Storytelling in Museums Book

Cover design by Chloe Batch. Cover image: "E Pluribus Unum," by Rebecca Warde, The Montpelier Foundation, 2017. Photo by Chris Danamayer, ProunDesign

Like so many folks in creative fields, a silver lining of the past two years is showing through for me in the form of a pandemic project. My pandemic project's roots go deep, to the summer of 2015 when I first started working at the Museum of History and Holocaust Education (MHHE).  From this new vantage point, and with a strategic plan that included the creation of a new permanent exhibit based on personal stories of Holocaust survivors, World War II veterans, and home front workers from Georgia, I reached out to the robust, international network of museum folks on Twitter to see about putting together a panel discussion at the 2016 AAM conference in Washington, D.C. Our topic would be the ethics and efficacy of including personal narratives in museum programming.

Responses came from colleagues I knew from my time in New York City, innovative thinkers I'd met at previous AAM conferences, and a talented new acquaintance from a world away in Australia.  Our panel, "Out of Many, One: From Personal Stories to Public Narratives," was a success, but I didn't want to leave it there.  I knew there was more to explore.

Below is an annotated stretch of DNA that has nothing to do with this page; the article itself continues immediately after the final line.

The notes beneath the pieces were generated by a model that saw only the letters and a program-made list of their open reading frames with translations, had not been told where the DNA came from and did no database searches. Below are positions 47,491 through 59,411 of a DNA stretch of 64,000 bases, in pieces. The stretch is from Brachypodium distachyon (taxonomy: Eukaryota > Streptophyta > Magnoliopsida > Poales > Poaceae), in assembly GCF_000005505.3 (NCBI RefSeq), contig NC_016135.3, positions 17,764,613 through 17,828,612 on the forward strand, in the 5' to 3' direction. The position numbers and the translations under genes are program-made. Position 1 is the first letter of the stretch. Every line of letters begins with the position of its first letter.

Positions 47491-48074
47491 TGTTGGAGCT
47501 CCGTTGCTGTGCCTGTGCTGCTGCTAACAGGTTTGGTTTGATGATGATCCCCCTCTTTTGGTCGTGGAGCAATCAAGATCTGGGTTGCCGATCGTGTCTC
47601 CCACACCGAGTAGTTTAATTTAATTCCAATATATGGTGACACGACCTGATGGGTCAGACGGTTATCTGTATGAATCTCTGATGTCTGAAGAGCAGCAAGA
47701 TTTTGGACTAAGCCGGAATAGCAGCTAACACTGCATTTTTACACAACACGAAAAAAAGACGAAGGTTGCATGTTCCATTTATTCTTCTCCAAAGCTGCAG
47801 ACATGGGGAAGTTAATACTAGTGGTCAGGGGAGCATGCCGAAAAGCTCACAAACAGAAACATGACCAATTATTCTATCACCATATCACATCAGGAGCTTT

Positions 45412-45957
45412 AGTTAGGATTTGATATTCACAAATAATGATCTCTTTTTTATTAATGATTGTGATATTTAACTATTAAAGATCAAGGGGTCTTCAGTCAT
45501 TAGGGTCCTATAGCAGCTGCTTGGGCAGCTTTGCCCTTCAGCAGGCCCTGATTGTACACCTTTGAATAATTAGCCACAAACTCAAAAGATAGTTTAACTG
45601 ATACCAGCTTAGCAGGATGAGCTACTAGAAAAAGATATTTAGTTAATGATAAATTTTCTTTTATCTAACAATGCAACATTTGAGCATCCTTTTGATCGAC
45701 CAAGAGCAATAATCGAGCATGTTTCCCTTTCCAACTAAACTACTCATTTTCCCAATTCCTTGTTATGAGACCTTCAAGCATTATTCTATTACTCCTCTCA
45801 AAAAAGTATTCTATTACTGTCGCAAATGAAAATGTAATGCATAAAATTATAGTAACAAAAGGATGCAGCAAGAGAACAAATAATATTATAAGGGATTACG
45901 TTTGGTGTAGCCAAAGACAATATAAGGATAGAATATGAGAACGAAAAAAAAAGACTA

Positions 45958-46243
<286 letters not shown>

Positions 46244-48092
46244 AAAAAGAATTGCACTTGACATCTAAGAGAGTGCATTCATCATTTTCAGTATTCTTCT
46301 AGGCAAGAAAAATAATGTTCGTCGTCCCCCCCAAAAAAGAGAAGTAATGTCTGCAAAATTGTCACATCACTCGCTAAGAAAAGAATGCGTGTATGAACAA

As I worked on new exhibits at the MHHE between 2016 and 2020, the sapling that sprouted from the roots of that "Talk Show" panel thickened and accumulated rings. The trunk of an idea grew more robust, and in a moment of inspiration, I decided to submit a book proposal to AAM press that November. 

Now, almost two years later, Storytelling in Museums will see the sun next month. With contributions from dear friends and colleagues from as near as Atlanta, Georgia, and as far away as Casablanca, Morocco, the idea grew eighteen branches (chapters) ready to drop seeds into the fertile imaginations of people already in the museum field as well as those whose curiosity has just been piqued. 

I know, I've stretched the tree metaphor a bit too far, but I'm really excited about this book and deeply grateful to the 22 authors in addition to myself who worked with me over the past two years to shape and prune their ideas into something beautiful and inspiring and solid. Like the Bonsai tree that it is, this book has been a labor of love.

A Bonsai tree in Washington, D.C., December 16, 2018 by Julianibarra

There will be more to come, but for now, please consider pre-ordering the book for yourself, for your students, for your friends.  I mean, who doesn't want a collection of essays published by a professional/academic press?  Seriously, though, you won't be disappointed.  These authors are brilliant and they have so much to say. Each chapter provides a glimpse into a deeper body of work and a network of relationships across communities. This book is a fractal that won't leave you disappointed.

'Nuff said for now. See you next month!


Adina Langer said…
Came across this wonderful piece by Anna Faherty in MuseumsNext that came out around the same time as the book! Need to connect.